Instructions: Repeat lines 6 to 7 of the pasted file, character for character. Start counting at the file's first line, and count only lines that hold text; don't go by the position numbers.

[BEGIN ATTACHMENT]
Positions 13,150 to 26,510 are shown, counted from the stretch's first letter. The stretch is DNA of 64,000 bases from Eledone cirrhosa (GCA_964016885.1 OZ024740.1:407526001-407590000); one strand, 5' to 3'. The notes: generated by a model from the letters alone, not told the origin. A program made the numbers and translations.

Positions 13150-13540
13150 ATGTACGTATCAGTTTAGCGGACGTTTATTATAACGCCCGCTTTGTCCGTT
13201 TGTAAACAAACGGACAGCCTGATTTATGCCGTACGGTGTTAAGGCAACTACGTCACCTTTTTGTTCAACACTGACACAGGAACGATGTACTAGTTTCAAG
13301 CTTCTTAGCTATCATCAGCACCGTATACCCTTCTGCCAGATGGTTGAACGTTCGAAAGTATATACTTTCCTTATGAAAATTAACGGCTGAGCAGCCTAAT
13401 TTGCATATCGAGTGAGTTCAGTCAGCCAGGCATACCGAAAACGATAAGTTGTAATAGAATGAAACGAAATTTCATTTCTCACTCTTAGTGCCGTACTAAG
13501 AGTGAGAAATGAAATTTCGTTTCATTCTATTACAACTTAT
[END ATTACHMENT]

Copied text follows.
13401 TTGCATATCGAGTGAGTTCAGTCAGCCAGGCATACCGAAAACGATAAGTTGTAATAGAATGAAACGAAATTTCATTTCTCACTCTTAGTGCCGTACTAAG
13501 AGTGAGAAATGAAATTTCGTTTCATTCTATTACAACTTAT